When the #1-seeded Villanova men’s basketball team was shockingly upset by North Carolina State in its second game of the NCAA March Madness tournament, the television broadcast showed Villanova Pep Band piccolo player Roxanne Chalifoux crying while playing. The image quickly went viral as #FluteGirl (and later #PiccoloGirl as angry musicians corrected the mistake). The surprised senior biology major caused such an Internet sensation that she was invited to appear on The Tonight Show with Jimmy Fallon.
Halftime: What exactly do you think it was that made you cry?
Chalifoux: It was obviously disappointing to see [the team] upset about the loss, especially the seniors. Seeing them realize that their senior years with Villanova were over and then kind of realizing that my own senior year was over with the pep band too, it just made me realize how lucky I was to have been in the Villanova pep band for four years and how much I was really going to miss it.
Halftime: How did you first learn about being on TV?
Chalifoux: I knew I was on the jumbotron, but I didn’t realize that that was connected to national television. And truly right after [the game ended], my phone died, and I went out to dinner with my dad. When I got back to the band hotel two hours later, I charged my phone and had so many texts … but I still didn’t really know what happened. And then when I did go on Twitter, I could not believe that my face was all over it.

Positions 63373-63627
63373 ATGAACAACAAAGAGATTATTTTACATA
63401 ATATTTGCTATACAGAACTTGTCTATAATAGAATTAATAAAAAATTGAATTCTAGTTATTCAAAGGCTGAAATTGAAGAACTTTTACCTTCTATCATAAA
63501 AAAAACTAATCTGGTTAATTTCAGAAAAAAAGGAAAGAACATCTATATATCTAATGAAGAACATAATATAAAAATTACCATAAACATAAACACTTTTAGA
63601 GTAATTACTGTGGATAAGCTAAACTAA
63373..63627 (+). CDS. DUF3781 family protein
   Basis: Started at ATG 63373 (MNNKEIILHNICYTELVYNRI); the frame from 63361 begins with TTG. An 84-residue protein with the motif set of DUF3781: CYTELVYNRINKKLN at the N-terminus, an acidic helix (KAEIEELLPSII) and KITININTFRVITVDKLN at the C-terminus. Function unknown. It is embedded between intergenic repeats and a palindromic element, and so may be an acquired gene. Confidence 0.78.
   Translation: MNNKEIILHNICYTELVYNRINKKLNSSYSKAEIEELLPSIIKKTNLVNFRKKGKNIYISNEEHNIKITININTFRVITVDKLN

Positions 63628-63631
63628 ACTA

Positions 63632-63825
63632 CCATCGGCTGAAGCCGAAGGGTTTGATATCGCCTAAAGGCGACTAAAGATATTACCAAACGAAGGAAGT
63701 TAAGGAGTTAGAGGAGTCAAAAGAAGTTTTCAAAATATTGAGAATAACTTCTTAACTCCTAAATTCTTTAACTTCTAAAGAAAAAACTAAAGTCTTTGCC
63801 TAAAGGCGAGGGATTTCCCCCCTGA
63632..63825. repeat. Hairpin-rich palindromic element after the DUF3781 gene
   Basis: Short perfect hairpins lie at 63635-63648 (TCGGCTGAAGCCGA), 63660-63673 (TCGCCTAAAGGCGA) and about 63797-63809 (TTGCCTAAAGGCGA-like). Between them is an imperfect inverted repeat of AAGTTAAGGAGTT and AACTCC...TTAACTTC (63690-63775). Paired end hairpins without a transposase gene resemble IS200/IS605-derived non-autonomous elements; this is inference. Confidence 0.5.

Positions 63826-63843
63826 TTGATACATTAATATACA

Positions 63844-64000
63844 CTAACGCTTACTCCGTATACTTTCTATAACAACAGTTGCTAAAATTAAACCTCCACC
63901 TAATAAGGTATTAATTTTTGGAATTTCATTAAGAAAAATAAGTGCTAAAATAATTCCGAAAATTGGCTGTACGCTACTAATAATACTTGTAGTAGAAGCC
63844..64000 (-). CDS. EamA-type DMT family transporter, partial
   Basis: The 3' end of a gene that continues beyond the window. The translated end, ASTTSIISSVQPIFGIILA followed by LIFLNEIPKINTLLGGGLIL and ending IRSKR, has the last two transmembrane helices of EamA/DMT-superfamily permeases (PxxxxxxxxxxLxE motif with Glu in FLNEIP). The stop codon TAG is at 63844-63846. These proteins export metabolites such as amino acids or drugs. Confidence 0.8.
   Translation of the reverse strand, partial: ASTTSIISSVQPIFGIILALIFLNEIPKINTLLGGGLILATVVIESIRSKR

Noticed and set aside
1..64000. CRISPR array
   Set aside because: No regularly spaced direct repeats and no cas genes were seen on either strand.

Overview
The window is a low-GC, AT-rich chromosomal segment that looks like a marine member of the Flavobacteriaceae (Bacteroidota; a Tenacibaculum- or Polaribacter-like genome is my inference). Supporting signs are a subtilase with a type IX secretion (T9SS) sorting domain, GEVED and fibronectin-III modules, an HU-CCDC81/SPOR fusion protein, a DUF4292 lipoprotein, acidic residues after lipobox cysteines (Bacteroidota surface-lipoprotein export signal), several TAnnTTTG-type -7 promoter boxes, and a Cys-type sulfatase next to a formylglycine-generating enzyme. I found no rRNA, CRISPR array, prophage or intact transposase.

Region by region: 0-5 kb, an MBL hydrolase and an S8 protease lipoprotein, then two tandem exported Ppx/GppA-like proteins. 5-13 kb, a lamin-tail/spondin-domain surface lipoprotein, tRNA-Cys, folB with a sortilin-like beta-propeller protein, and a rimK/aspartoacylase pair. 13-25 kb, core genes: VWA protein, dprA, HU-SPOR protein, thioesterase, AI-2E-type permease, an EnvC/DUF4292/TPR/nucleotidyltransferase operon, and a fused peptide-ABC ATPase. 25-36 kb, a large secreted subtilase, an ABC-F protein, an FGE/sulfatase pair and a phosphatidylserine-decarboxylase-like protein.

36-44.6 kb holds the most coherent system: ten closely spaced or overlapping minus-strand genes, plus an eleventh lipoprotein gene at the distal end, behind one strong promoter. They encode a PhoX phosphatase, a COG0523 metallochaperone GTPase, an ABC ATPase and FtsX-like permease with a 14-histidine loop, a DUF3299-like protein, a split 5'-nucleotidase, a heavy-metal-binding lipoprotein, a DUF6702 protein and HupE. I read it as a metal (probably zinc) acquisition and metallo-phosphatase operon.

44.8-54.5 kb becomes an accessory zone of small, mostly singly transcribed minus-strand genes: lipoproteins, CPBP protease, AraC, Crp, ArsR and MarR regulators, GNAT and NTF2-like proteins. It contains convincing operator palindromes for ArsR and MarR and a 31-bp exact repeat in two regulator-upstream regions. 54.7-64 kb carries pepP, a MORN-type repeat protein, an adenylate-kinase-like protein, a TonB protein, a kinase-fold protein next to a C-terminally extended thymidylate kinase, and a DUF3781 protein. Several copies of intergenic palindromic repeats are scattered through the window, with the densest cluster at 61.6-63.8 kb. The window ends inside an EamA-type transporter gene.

Halftime: What did you think of people who called you #FluteGirl v. #PiccoloGirl and the ensuing outrage?
Chalifoux: I knew it started out as #FluteGirl, and I wasn’t really going to correct anyone. I think it’s cool that people came to the piccolo’s defense and stood up for an instrument that is probably overlooked, but I wasn’t going to make a big deal about it.
Halftime: How did you find out about The Tonight Show? What was it like performing with the Roots?
Chalifoux: The show contacted the school while I was actually doing something for a local news station. Next thing I know, we were buying our train tickets and heading up to New York. Their instrumentation doesn’t really go with a piccolo, so they were willing to let me sit in and play a song that they didn’t know, for me. They were so kind and so welcoming and made me feel like I could be really confident when it was finally time to film.
Halftime: Do you think that band members should have to hold in their emotions while performing?
Chalifoux: I don’t think there’s anything wrong with letting your emotions out. As a sports fan in general, if your team does really well, you should be able to get up and scream for them, and if your team loses, you cry a little bit. I don’t think there’s anything wrong with that.
By Elizabeth Geli
Photo by: Douglas Gorenstein/NBC